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Home :: Archive :: 2002 :: March ::
Re: Almost Damn'd
The Shakespeare Conference: SHK 13.07391  Wednesday, 13 March 2002

[1]     From:   W.L. Godshalk <
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        Date:   Tuesday, 12 Mar 2002 13:42:44 -0500
        Subj:   Re: SHK 13.07380 Re: Almost Damn'd

[2]     From:   David Bishop <
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        Date:   Tuesday, 12 Mar 2002 16:02:45 -0500
        Subj:   Re: SHK 13.07380 Re: Almost Damn'd


[1]-----------------------------------------------------------------
From:           W.L. Godshalk <
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Date:           Tuesday, 12 Mar 2002 13:42:44 -0500
Subject: 13.07380 Re: Almost Damn'd
Comment:        Re: SHK 13.07380 Re: Almost Damn'd

Steve Sohmer: "when Cassio says Iago is a Florentine we believe him
(3.1.39)." Cassio says regarding Iago: "I never knew a Florentine more
kind and honest." One of my students recently suggested that Cassio
means, "I never knew one of my own city to be more kind and honest than
Iago." In this reading, Cassio is the Florentine as per 1.1.20, and Iago
is the outsider (could our James be Spanish?) who is just as kind and
honest as any Florentine.

This leaves us with that pesky phrase "A Verennessa, Michael Cassio"
(Folio 2.1.26). Some suggest that Verennessa is a type of ship: "The
ship is here put in, / A Veronesa" (Riverside). Some suggest that the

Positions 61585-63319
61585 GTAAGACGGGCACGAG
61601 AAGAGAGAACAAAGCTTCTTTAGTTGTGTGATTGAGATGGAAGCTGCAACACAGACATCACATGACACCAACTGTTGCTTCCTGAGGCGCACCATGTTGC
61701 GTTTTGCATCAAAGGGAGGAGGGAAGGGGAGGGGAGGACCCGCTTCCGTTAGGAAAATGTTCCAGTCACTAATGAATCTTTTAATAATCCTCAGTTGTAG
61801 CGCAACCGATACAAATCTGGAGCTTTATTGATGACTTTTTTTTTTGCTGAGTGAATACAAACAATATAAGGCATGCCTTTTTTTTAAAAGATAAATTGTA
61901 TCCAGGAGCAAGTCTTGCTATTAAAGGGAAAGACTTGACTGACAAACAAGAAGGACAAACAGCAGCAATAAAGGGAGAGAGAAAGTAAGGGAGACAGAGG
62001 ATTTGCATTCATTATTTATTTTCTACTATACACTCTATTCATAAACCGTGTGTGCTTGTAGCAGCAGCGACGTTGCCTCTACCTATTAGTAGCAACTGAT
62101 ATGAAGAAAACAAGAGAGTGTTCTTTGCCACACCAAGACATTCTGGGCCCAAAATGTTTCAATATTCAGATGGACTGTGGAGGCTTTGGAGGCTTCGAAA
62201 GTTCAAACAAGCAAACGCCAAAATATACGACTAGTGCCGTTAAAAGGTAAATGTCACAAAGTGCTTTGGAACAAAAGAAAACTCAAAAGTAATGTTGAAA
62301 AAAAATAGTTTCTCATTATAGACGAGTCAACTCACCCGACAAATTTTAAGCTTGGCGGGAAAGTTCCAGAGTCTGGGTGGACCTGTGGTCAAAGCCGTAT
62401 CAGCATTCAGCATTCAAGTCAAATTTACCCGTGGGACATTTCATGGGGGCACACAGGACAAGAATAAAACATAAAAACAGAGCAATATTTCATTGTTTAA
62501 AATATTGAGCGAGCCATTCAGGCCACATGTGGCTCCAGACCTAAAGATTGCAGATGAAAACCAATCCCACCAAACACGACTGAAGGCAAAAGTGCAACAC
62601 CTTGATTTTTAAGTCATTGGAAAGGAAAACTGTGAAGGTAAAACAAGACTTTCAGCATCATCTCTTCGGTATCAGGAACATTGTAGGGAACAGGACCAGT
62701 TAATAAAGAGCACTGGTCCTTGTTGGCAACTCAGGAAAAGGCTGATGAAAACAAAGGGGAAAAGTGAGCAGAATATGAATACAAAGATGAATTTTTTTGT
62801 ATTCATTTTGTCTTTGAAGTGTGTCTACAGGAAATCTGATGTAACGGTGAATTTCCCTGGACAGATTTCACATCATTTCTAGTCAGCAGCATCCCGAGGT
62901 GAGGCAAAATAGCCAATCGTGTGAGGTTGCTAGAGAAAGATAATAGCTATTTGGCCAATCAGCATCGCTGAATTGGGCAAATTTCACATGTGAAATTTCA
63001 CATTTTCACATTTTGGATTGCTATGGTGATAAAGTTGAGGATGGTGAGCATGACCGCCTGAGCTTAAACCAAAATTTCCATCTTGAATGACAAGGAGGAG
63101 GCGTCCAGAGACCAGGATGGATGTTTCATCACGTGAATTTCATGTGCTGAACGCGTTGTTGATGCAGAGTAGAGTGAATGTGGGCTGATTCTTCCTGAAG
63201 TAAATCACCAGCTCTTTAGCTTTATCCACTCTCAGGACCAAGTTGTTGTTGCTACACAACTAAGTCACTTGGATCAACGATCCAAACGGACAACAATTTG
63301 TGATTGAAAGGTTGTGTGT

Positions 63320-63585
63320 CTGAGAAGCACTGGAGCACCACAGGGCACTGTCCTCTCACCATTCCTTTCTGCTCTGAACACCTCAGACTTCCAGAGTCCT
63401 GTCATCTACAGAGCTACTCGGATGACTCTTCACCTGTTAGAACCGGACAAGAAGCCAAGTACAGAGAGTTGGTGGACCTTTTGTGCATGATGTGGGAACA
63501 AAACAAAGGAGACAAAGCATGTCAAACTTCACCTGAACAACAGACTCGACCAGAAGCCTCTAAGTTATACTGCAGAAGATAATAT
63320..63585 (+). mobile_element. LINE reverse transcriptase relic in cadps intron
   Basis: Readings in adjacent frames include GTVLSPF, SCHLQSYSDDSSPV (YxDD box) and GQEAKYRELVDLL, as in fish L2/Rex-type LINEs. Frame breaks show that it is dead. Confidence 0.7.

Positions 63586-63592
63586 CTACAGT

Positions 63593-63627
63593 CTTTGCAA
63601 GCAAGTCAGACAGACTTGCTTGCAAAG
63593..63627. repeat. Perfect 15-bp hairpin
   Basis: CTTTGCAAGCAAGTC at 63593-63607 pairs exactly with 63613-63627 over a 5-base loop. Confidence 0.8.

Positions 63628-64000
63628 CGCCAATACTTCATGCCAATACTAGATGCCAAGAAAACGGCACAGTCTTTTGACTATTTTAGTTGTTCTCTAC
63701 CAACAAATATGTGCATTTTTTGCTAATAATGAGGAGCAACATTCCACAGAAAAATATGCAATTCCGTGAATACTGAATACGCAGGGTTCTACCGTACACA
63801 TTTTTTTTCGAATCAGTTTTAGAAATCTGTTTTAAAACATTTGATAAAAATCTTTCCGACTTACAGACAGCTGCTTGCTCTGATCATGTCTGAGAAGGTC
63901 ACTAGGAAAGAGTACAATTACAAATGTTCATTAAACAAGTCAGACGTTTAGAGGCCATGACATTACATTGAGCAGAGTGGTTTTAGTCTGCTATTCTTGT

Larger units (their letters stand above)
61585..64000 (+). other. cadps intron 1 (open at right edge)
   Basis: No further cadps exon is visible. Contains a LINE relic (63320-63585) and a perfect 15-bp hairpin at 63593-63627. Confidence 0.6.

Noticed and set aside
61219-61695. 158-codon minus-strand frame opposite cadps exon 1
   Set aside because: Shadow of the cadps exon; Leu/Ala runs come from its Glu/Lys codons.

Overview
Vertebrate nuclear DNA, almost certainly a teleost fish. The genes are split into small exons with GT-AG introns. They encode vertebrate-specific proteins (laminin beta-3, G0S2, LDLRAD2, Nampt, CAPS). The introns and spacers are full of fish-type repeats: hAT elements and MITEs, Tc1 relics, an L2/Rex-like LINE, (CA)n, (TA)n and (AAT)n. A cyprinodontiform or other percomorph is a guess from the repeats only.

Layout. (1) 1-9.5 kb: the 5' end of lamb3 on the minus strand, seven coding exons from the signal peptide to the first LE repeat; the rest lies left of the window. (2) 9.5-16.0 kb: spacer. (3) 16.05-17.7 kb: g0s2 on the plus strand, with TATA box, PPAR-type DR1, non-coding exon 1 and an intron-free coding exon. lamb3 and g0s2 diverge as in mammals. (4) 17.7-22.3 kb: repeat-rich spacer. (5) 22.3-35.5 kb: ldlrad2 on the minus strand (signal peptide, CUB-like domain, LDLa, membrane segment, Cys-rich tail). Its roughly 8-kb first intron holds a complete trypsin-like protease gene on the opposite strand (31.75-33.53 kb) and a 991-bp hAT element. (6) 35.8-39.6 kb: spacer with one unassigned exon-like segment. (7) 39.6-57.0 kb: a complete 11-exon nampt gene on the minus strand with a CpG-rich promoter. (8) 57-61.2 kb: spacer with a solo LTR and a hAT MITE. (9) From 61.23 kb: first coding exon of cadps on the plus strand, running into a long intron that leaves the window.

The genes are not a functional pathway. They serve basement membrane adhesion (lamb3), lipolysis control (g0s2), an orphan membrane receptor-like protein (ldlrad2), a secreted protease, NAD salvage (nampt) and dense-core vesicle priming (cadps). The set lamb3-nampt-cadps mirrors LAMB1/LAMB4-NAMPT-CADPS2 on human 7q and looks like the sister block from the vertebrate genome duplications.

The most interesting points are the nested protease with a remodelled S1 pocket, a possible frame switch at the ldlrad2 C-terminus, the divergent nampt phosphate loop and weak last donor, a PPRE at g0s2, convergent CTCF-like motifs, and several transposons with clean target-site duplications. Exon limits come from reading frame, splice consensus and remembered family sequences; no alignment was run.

ship Cassio is sailing has been borrowed from Verona. Or, of course,
Cassio could be from Verona, or the Third Gentleman could be wrong in
his identification of Cassio as Veronese -- another of the play's many
misidentifications.

Steve would have us question Iago's identification of Cassio as a
Florentine, and, indeed, all Iago's unsupported assertions should be
questioned.

Yours, Bill Godshalk

[2]-------------------------------------------------------------
From:           David Bishop <
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Date:           Tuesday, 12 Mar 2002 16:02:45 -0500
Subject: 13.07380 Re: Almost Damn'd
Comment:        Re: SHK 13.07380 Re: Almost Damn'd

I can't agree with Dana Shilling and Steve Sohmer, among others, about
Cassio. For one thing, I think it's clear from the play that Cassio is a
Florentine. When he says of Iago, "I never knew/A Florentine more kind
and honest" he is not saying that Iago is a Florentine. He is saying
that Iago is as good as the best of Cassio's own countrymen.

Iago mentions that Cassio is a Florentine partly to contrast himself
with those effeminate Florentines. Cassio is "almost damn'd in a fair
wife" because his appearance, manners and character are, in Iago's view,
so feminine as to be damned in a real man. In other words, Iago is
saying, he's a damned fairy. He's so effeminate he'd be almost damned,
in this sense, if he were an actual woman: a fair wife. Even a fair wife
might be damned for being so effeminate. Of course we don't have to--and
don't--take Iago's word for this. The fact that Cassio is a Florentine,
on the other hand, is never contradicted.

Florence has a reputation both for high civilization (one reason Othello
appoints Cassio: he aspires to something higher) and for decadence. They
go together. This is why Cassio has entrappable manners like kissing his
fingers, and kissing women in genteel greeting. His "bookish theoric"
makes him, to Iago, like a fair wife and also a spinster. In this play
an ideal, or a stereotype, of simple "honest" manliness runs up against
a counterimage of "supersubtle"--and feminized--urbanity.

The "Veronessa" is a ship of that type--a specificity that lends weight
to the report. I think that's the point of the word. It would not have a
point if applied here to Cassio. That he's a Florentine does have a
point--multiple points--in the play.

Best wishes,
David Bishop

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